By: Sarah Perry
Format/Source: Paperback; my purchase
For centuries, the mysterious dark-robed figure has roamed the globe, searching for those whose complicity and cowardice have fed into the rapids of history’s darkest waters—and now, in Sarah Perry’s breathtaking follow-up to The Essex Serpent, it is heading in our direction.
It has been years since Helen Franklin left England. In Prague, working as a translator, she has found a home of sorts—or, at least, refuge. That changes when her friend Karel discovers a mysterious letter in the library, a strange confession and a curious warning that speaks of Melmoth the Witness, a dark legend found in obscure fairy tales and antique village lore. As such superstition has it, Melmoth travels through the ages, dooming those she persuades to join her to a damnation of timeless, itinerant solitude. To Helen it all seems the stuff of unenlightened fantasy.
But, unaware, as she wanders the cobblestone streets Helen is being watched. And then Karel disappears. . . .
I’ve seen Sarah Perry’s books around for the last few years but just never got around to picking them up. I ended up picking up this title because it was recommended in a list of recommendations on some website…I was in the mood for something Gothic, as well as a story about friendships, and look! it’s set in Prague, so I ended up picking up this book. Plus, look how gorgeous the book cover is! 😀
I wasn’t familiar with the story of the Melmoth so that was really interesting, pretty eerie. Reading her appear in these different accounts but the same message coming across, the same lure, preying on one’s wrongdoing and despair…It’s eerie. Definitely the stuff of a Gothic horror. She always looms at the periphery, at the background, as we follow the different characters and their stories.
The set-up of this book was rather curious, these little vignettes of stories from different time periods, the back and forth between past tense and present tense and post-modernism narrative (which can be a bit unnerving to be honest…the use of present tense continues to throw me off overall for some reason). Some stories intrigued me more than others, like Josef Hoffman’s, as was one of the storylines set in Manila, Philippines. But perhaps I wasn’t as engrossed with the book as a whole because the book felt fragmented with the different vignette stories, as well as the main character Helen. I was also interested in her storyline as a whole–Prague, uncovering the story of Melmoth, the people in her life–but Helen as a character was very hard to engage and be empathetic towards in her flight because she was so cold and closed-off. Which is what her character is, as other characters called her out on it, but as a result too I really didn’t care for her and her own internal struggles; her inner story just didn’t connect.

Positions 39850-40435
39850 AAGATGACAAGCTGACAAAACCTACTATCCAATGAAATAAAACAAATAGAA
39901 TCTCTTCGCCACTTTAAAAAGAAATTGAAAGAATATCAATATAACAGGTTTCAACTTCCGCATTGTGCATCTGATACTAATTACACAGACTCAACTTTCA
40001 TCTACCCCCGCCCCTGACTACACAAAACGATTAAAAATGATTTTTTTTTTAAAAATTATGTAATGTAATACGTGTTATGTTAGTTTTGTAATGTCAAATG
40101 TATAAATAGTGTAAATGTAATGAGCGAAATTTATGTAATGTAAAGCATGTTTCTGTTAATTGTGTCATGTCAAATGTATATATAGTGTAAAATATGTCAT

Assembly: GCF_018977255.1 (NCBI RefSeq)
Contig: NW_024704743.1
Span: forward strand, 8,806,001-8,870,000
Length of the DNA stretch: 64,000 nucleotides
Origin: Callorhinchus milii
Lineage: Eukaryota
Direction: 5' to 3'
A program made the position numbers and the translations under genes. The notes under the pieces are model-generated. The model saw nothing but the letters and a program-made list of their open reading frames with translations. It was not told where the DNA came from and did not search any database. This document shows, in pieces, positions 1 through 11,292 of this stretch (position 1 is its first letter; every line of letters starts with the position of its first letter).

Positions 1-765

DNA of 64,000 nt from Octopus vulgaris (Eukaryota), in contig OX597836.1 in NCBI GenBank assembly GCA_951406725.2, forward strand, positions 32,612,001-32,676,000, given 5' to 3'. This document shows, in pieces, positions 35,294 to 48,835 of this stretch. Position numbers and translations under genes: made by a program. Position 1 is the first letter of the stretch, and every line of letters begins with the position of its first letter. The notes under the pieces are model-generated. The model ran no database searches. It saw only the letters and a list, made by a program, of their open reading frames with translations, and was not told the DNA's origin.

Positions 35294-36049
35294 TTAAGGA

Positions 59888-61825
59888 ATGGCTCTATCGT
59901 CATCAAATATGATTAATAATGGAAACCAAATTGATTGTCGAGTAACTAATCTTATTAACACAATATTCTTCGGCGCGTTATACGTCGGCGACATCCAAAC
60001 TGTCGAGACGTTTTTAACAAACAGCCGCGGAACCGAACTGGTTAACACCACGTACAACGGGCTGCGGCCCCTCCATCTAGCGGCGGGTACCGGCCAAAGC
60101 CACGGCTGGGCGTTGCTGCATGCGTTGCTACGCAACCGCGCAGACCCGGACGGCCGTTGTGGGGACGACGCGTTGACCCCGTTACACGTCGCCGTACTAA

Despite of this lack of connection, I did like the book enough and the story. I like that it was set in Prague too, adds some mystery to the landscape of the story (and fuelling my excitement of eventually going there some point in the near future).
(As an aside, to that list that first recommended this book for stories about friendships…This book partly fits the bill. Because the story segways after Karel disappears. But I guess it’s about the friendship of Helen and Thea? Bit of a stretch considering how closed off Helen is overall as a character)